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Metabolic syndrome and target organ damage in untreated essential hypertensives

Cuspidi, Cesarea; Meani, Stefanoa; Fusi, Veronicaa; Severgnini, Barbaraa; Valerio, Cristianaa; Catini, Eleonoraa; Leonetti, Gastoneb; Magrini, Fabioa; Zanchetti, Albertob

Original Papers: Obesity and Metabolic Syndrome

Background The prevalence and the relationship between metabolic syndrome, and target organ damage (TOD) in essential hypertensive patients has not been fully explored to date.

Objective To investigate the association between metabolic syndrome, as defined by the ATP III report, and cardiac and extracardiac TOD, as defined by the 2003 ESH–ESC guidelines for management of hypertension, in a large population of never-treated essential hypertensives.

Methods A total of 447 grade 1 and 2 hypertensive patients (mean age 46 ± 12 years) who were attending a hypertension hospital outpatient clinic for the first time underwent the following procedures: (i) physical examination and repeated clinic blood pressure measurements; (ii) routine examinations; (iii) 24-h urine collection for microalbuminuria; (iv) 24-h ambulatory blood pressure monitoring; (v) echocardiography; and (vi) carotid ultrasonography. Metabolic syndrome was defined as involving at least three of the following alterations: increased waist circumference, increased triglycerides, decreased high-density lipoprotein cholesterol, increased blood pressure, or high fasting glucose. Left ventricular hypertrophy (LVH) was defined according to two different criteria: (i) 125 g/m2 in men and 110 g/m2 in women; (ii) 51 g/h2.7 in men and 47 g/h2.7 in women.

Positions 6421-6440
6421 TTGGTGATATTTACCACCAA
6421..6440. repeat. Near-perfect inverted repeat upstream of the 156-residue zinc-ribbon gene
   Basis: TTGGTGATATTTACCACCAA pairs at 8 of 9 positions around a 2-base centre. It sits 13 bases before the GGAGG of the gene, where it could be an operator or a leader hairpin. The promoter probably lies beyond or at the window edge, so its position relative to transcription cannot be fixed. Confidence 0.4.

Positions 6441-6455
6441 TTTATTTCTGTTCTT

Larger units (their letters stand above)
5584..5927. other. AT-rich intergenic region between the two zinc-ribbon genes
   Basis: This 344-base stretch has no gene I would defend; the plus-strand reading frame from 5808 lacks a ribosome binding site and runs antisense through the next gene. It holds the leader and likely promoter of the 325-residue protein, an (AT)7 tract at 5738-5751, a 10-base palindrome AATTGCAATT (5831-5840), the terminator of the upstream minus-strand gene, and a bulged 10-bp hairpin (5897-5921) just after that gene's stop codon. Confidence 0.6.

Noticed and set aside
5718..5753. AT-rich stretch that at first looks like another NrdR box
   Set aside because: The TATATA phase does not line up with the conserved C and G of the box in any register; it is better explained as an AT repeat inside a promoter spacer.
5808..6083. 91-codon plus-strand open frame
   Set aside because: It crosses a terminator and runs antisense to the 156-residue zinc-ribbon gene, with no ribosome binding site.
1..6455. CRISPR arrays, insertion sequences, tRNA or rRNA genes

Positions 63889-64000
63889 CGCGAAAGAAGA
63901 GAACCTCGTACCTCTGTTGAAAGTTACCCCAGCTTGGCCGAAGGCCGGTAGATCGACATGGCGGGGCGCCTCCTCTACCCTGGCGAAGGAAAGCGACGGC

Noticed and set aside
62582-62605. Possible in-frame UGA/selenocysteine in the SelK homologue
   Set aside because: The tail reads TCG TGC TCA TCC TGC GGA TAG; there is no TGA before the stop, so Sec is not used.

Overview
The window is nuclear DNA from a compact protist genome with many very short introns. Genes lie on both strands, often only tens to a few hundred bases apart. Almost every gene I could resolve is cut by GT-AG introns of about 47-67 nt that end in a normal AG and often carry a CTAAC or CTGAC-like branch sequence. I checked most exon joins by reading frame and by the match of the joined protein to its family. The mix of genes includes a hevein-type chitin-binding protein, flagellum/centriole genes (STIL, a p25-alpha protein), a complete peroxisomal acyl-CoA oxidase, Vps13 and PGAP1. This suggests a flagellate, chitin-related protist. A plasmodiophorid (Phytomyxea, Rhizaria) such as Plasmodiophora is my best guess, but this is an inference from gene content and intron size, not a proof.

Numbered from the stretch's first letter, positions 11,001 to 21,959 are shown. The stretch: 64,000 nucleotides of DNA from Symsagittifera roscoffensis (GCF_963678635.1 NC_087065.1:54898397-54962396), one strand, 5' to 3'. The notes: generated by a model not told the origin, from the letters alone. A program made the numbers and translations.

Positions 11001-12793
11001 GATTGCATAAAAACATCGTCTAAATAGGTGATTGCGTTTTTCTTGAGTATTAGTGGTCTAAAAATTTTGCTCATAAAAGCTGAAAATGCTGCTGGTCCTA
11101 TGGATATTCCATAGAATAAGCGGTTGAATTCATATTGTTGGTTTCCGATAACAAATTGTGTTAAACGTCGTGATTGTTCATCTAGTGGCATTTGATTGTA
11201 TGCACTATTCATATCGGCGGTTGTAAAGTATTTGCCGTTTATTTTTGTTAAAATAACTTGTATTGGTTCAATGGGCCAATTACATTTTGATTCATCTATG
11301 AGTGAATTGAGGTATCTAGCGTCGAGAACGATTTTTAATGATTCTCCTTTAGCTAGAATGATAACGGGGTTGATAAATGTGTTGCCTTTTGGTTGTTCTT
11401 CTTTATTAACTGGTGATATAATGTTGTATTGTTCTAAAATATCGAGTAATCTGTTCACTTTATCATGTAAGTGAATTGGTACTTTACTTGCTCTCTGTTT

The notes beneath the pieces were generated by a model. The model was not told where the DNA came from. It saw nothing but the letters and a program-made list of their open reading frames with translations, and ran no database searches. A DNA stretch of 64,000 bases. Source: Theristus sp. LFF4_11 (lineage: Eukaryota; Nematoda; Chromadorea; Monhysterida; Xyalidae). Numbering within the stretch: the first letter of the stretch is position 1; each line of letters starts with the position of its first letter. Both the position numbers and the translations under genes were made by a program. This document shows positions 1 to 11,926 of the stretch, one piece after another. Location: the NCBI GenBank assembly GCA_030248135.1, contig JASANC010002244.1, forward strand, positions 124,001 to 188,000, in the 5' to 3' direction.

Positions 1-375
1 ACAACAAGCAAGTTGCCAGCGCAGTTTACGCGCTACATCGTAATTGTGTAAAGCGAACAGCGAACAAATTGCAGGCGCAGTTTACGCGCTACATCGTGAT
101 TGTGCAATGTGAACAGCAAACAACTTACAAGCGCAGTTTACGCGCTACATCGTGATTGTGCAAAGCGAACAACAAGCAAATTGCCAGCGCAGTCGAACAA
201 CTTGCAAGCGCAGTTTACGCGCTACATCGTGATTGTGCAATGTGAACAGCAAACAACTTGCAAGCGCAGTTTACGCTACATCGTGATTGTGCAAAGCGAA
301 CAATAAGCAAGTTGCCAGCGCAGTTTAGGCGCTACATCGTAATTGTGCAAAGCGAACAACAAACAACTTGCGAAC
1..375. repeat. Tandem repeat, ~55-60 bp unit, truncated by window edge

Results The 135 patients with metabolic syndrome (group I) were similar for age, sex distribution, known duration of hypertension and average 24-h, daytime and night-time ambulatory blood pressure to the 312 patients without it (group II).The prevalence of altered left ventricular patterns (LVH and left ventricular concentric remodelling) was significantly higher in group I (criterion a = 30%, criterion b = 42%) than in group II (criterion a = 23%, criterion b = 30%, P < 0.05 and P < 0.01, respectively). A greater urinary albumin excretion (17 ± 35 versus 11 ± 23 mg/24 h, P = 0.04) was also found in group I compared to group II. There were no significant differences between the two groups in the prevalence of carotid intima–media thickening and plaques.

Conclusions These results from a representative sample of untreated middle-aged hypertensives show that: (i) the metabolic syndrome is highly prevalent in this setting and (ii) despite similar ambulatory blood pressure values, patients with metabolic syndrome have a more pronounced cardiac and extracardiac involvement than those without it.

aIstituto di Medicina Cardiovascolare, Centro di Fisiologia e Ipertensione, Università degli Studi di Milano, Ospedale Maggiore Policlinico, IRCCS, Milan and bUniversità degli Studi di Milano, Ospedale S Luca, Istituto Auxologico Italiano, IRCCS, Milan, Italy.

Correspondence and requests for reprints to Cesare Cuspidi, Centro di Fisiologia Clinica e Ipertensione, via F. Sforza 35, 20122 Milano, Italy. E-mail:

Received 5 March 2004 Revised 13 May 2004 Accepted 8 June 2004

© 2004 Lippincott Williams & Wilkins, Inc.